Hungarian man threatened to expose confidential company information he'd stolen unless the hotel chain offered him a job.
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Marriott International Corp. was recently the victim of a rare type of targeted attack: A hacker pilfered sensitive documents from the hotel chain and then attempted to use the stolen intelligence to blackmail it for employment.
Attila Nemeth, 26, from Hungary, has pleaded guilty in U.S. District Court to hacking and extortion charges stemming from a bizarre case in which he placed backdoor malware on Marriott computers, exfiltrated sensitive documents, and then threatened Marriott with exposing the information if the company didn't offer him an IT position.
The case puts a whole new spin on the targeted attack; rather than trying to cash in on the intelligence or use it for competitive purposes, the perpetrator used it as leverage. Nemeth's methods were similar to those of advanced persistent threat (APT) attackers: He got a foot in the door of Marriott's computers by targeting some of its employees with spear-phishing emails. Marriott did not publicize details about what happened next, but one or more of the users appear to have fallen for the phony emails and either opened infected documents or a link that silently installed a backdoor on Marriott's systems.
"I also found it interesting that instead of using the data to embarrass or ruin Marriott, he used it to try and land a job. It is something I have not seen a lot of, personally. Even in cases where employees go bad, rarely does the attacker want to link his name with the attack, so they will deface, hack, release, and ruin, but try to hide their identity," says Chris Hadnagy, lead developer of Social-Engineer.Org and a professional Social Engineering Penetration Tester and trainer for Social-Engineer.Com. "This man obviously had different goals, and what he found he must have felt was devastating enough to warrant a well-paying job over the release of that intel."
It all started on Nov. 11, 2010, when Nemeth emailed Marriott's personnel group to tell them he had been able to get inside the hotel chain's computers for months and had stolen proprietary data. He warned that if Marriott did not give him a job maintaining the hotel chain's computers, he would reveal the information he had stolen.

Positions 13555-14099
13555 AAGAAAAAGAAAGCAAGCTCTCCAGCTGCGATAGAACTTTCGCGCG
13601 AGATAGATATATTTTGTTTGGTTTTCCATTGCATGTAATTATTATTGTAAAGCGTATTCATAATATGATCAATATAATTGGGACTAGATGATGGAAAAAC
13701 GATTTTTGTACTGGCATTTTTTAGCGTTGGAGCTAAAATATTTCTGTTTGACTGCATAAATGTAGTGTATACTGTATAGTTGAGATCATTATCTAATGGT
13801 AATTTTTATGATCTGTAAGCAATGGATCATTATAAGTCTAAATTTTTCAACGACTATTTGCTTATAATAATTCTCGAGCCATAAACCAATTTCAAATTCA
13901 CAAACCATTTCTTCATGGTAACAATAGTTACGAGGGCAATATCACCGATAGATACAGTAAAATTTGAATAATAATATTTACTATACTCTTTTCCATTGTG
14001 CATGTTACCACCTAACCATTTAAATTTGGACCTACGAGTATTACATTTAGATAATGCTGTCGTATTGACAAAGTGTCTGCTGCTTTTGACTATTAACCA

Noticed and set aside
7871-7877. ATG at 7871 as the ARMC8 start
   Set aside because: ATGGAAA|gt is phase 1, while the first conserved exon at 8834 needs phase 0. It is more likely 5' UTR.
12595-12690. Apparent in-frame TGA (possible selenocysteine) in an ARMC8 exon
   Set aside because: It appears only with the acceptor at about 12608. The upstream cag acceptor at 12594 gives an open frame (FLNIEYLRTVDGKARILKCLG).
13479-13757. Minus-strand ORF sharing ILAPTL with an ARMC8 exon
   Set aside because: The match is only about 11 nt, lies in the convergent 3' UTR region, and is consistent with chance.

Sensitive customer and business data is scattered in hidden corners of your infrastructure. Find and protect it before it winds up in the wrong hands. Also in the new issue of Dark Reading: The practical side of data defense. Download the issue now. (Free registration required.)
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The cybersecurity profession struggles to retain women (figures range from 10 to 20 percent). It's particularly worrisome for an industry with a rapidly growing number of vacant positions.
So why does the shortage of women continue to be worse in security than in other IT sectors? How can men in infosec be better allies for women; and how can women be better allies for one another? What is the industry doing to fix the problem -- what's working, and what isn't?
Is this really a problem at all? Are the low numbers simply an indication that women do not want to be in cybersecurity, and is it possible that more women will never want to be in cybersecurity? How many women would we need to see in the industry to declare success?
Join Dark Reading senior editor Sara Peters and guests Angela Knox of Cloudmark, Barrett Sellers of Arbor Networks, Regina Wallace-Jones of Facebook, Steve Christey Coley of MITRE, and Chris Roosenraad of M3AAWG on Wednesday, July 13 at 1 p.m. Eastern Time to discuss all this and more.